Data Sources and Collection Procedures
We received institutional review board approval to examine automated data for a sample of managed care enrollees. These patients were receiving care from a university-affiliated physician group that is part of a network managed care plan serving approximately 200 000 members. The study population included 2589 patients aged 18 to 75 years who were continuously enrolled for at least 1 year, had at least 2 visits in the past 3 years with a diagnosis of diabetes mellitus or had filled a prescription for diabetes medication or for glucose monitoring supplies, and were seen at least twice in the past 2 years in the outpatient setting. Approximately 139 physicians provide primary adult care for these patients. We obtained 2 years (2000-2001) of laboratory and pharmacy data from electronic clinical databases, as well as demographic information and diagnosis codes.
We compared men and women using several lipid quality measures. First, we determined the proportion of patients who were screened, defined as the measurement of LDL-C level during the first 18 months of the 2-year study period (quality measure 1). Second, we applied the current Health Plan Employer Data and Information Set and National Diabetes Quality Improvement Program measure, namely, the proportion of patients whose LDL-C level at the end of the study period was less than 130 mg/dL (< 3.37 mmol/L) (quality measure 2).2,3 Third, we determined the proportion of patients with an index LDL-C level less than 130 mg/dL (< 3.37 mmol/L) or with an index LDL-C level of 130 mg/dL or higher (3.37 mmol/L) plus appropriate monitoring or adjustment ("appropriate management") within 6 months of the elevated test result (quality measure 3). For this measure, appropriate management was defined as any one of the following scenarios being met: (1) the patient was taking a high-dose statin within 100 days before the index LDL-C level, (2) the patient started taking a statin within 6 months of the index LDL-C level if he or she was not already taking a statin, (3) the patient had an increase in statin dosage within 6 months if he or she was already taking a statin, or (4) the patient had a repeat LDL-C level less than 130 mg/dL (< 3.37 mmol/L) within 6 months of the index LDL-C level. In the original specification of quality measure 3, several sensitivity analyses were conducted.13 Including all lipid-lowering medications instead of only statins had a negligible effect on the number of patients classified as receiving good lipid management. Classifying patients with contraindications to treatment or those with end-stage comorbidities as receiving good lipid management also had a negligible effect in the overall assessment of quality.13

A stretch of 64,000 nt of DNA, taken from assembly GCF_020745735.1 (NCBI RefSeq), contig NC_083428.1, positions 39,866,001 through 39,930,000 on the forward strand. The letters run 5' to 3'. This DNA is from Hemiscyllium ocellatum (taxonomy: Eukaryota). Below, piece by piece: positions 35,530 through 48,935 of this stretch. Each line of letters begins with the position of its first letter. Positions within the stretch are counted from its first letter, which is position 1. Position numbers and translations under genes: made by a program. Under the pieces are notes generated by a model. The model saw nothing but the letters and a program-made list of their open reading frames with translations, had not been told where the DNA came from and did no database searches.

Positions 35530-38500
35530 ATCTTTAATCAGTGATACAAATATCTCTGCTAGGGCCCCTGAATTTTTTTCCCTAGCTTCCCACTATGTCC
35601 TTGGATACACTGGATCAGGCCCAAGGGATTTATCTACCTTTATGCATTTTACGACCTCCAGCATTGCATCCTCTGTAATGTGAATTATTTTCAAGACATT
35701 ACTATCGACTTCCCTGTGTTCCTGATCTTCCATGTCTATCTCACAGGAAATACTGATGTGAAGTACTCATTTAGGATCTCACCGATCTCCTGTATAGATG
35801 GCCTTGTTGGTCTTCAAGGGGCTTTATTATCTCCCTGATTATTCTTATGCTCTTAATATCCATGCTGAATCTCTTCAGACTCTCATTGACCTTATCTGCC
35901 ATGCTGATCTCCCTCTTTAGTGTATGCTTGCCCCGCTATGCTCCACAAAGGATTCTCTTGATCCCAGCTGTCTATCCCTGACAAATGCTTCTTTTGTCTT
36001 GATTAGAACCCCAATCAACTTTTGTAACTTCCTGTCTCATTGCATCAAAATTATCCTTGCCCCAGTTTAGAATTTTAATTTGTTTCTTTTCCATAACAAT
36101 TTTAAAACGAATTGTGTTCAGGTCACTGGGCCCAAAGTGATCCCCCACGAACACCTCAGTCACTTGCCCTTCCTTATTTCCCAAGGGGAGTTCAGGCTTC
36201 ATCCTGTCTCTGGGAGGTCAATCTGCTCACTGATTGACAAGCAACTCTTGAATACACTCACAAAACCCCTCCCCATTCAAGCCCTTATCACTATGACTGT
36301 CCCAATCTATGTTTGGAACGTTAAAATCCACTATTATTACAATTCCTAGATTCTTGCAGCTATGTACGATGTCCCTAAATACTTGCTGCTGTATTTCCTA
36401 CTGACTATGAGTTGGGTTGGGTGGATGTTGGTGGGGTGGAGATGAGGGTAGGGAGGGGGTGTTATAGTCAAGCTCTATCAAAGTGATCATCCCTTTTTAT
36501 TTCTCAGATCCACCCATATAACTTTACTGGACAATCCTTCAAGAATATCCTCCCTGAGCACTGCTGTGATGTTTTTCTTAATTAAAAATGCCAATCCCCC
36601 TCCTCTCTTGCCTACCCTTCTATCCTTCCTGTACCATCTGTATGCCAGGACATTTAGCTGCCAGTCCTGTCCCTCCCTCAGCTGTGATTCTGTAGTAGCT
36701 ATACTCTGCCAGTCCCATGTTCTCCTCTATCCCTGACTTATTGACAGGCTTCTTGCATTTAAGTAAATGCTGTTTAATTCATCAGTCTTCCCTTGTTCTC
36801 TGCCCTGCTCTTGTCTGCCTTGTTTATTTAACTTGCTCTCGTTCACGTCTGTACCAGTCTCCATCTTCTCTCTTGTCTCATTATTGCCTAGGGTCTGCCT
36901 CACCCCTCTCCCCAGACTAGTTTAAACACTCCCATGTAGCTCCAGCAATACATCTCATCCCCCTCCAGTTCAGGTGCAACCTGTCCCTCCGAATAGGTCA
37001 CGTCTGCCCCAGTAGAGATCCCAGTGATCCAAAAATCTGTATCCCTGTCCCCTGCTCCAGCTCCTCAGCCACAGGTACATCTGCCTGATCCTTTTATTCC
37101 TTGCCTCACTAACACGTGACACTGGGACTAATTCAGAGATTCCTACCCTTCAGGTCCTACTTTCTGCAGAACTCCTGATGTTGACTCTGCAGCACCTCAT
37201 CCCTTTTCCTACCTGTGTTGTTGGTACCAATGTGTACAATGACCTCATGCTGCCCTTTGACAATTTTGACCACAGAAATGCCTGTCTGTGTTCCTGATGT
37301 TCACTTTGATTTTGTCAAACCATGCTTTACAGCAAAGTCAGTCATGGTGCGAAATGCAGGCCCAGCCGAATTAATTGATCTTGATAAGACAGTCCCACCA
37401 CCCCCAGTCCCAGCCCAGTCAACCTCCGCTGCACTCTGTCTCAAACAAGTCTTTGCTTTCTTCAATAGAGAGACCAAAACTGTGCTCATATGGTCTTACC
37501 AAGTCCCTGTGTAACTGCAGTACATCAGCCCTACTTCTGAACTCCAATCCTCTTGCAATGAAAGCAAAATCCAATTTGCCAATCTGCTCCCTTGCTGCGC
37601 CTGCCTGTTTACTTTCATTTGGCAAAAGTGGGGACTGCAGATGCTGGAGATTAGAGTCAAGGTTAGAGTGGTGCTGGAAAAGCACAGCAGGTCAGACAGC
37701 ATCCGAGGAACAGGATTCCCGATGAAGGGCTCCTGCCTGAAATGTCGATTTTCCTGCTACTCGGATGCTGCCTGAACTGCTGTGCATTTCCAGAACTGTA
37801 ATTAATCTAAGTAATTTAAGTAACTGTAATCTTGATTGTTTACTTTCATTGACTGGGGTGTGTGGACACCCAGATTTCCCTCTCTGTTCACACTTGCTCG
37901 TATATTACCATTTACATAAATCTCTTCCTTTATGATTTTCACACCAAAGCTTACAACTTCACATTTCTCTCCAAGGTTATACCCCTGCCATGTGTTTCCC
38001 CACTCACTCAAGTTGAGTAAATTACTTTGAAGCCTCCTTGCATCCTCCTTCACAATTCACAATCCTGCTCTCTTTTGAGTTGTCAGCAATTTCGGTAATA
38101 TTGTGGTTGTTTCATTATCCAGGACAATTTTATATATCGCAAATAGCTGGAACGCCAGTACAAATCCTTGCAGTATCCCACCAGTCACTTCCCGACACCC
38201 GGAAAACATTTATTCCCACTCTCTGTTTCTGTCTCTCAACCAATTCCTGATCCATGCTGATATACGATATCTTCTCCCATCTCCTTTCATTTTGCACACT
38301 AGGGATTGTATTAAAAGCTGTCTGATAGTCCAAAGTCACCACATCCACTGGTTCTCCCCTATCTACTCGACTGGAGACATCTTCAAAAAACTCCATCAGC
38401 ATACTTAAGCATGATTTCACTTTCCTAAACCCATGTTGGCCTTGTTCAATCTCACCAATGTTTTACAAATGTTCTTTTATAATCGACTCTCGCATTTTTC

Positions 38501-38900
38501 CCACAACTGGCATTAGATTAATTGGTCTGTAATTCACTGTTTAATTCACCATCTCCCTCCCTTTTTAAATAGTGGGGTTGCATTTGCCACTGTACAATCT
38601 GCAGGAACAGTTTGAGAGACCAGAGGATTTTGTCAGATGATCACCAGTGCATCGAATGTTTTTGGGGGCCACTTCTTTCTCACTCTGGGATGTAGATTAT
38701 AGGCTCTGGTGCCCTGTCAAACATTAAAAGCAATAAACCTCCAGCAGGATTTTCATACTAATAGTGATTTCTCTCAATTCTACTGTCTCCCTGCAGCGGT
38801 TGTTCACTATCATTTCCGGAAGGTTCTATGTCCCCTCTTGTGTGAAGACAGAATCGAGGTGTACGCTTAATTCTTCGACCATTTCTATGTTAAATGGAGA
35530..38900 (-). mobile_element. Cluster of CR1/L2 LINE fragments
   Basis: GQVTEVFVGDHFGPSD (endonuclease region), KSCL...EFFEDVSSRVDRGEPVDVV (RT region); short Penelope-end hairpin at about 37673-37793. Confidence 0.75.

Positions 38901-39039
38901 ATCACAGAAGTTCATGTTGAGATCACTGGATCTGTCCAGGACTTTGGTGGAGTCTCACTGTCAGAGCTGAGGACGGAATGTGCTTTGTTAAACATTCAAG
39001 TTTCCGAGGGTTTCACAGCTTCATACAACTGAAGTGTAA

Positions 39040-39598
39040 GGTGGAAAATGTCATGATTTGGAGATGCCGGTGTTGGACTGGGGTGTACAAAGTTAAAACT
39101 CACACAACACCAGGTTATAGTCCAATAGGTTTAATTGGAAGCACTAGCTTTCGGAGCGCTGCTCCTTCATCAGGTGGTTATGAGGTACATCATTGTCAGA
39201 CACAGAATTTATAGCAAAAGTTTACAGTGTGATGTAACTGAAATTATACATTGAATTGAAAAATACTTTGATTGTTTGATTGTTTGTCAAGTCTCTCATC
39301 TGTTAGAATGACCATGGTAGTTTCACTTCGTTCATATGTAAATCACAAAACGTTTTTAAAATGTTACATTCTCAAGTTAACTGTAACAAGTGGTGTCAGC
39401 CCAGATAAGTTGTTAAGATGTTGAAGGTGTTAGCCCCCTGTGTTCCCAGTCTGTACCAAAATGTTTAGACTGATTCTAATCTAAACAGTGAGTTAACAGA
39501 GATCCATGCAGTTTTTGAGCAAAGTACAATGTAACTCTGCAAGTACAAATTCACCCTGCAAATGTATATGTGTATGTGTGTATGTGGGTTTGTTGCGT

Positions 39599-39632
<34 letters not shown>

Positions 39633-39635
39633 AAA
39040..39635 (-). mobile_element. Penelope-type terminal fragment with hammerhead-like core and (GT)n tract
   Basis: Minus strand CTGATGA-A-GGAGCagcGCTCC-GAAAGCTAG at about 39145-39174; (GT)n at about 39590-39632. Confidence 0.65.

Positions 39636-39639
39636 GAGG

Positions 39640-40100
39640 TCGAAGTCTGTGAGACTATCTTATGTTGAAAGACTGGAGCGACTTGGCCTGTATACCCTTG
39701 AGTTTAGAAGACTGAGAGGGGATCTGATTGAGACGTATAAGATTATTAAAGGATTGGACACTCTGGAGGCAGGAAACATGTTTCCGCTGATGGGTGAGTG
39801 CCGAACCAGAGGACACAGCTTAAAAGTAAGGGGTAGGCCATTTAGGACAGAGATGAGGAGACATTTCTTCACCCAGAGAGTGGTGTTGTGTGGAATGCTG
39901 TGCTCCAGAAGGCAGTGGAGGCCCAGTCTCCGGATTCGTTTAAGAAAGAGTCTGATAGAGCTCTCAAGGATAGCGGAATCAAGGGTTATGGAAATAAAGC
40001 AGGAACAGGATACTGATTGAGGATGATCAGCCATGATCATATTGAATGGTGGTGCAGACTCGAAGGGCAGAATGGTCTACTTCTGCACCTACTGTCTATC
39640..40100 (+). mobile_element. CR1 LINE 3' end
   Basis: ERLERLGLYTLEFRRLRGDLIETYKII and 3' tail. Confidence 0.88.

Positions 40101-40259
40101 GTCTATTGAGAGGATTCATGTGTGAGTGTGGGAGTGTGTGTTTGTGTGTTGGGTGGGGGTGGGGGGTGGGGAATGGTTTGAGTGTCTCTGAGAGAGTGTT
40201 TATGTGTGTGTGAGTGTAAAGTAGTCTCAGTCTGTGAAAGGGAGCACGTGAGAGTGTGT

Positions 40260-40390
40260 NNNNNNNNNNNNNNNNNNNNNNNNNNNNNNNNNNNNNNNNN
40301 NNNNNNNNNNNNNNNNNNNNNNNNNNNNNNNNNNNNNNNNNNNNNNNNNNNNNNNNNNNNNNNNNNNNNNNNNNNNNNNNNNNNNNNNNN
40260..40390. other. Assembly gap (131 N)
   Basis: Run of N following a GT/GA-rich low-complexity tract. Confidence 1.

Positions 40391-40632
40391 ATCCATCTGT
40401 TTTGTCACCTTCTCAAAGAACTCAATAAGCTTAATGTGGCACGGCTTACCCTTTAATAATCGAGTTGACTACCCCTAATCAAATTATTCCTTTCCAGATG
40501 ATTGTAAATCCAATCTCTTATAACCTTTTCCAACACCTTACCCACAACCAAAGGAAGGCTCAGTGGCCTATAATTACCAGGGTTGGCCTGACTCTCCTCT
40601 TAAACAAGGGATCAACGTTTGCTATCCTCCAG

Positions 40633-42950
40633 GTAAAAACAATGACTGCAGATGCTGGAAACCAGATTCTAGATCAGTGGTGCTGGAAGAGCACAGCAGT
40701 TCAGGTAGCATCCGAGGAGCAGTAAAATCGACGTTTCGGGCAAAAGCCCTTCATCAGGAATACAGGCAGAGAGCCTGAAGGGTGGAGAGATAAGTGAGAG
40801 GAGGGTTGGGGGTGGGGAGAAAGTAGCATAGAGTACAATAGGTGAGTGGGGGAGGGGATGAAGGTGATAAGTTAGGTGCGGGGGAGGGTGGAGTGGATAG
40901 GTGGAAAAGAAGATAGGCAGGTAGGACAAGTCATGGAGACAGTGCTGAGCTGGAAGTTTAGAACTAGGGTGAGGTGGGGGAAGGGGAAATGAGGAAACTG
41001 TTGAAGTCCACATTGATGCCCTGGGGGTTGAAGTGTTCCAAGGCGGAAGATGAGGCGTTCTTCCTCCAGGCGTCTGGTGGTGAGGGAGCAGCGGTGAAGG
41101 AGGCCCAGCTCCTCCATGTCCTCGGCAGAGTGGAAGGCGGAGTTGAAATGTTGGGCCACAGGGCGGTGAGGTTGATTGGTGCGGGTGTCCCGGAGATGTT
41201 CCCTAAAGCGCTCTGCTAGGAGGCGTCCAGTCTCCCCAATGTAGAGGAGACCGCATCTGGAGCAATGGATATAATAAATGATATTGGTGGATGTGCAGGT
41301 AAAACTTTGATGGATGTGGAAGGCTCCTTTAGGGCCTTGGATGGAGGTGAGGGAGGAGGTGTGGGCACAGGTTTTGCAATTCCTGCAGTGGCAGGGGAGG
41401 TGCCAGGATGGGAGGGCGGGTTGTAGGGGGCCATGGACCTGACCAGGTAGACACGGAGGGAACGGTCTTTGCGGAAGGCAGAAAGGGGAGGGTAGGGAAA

In multivariate analyses, we examined the association between gender and quality of lipid management after adjustment for age, insulin use, hypertension, ischemic heart disease (IHD), cerebrovascular disease, congestive heart failure, and number of visits. We used each of the lipid quality measures as the dependent variable in multivariate logistic regression models in which gender was the main independent variable and which adjusted for clustering of patients within clinic or treatment site and for the covariates listed in Table 1. Interactions between gender and other covariates did not change the primary point estimates and were not included in the final models. The inclusion of race as a covariate did not change the association between gender and lipid management, so this variable was excluded because of missing data for approximately 9% of patients. In a sensitivity analysis, we examined the inclusion of a comorbidity index with the aforementioned diagnoses and cancer, renal disease, respiratory tract infection, and chronic obstructive pulmonary disease but found that this did not change the results. All analyses were performed using Stata statistical software (release 8.0; StataCorp LP, College Station, Tex).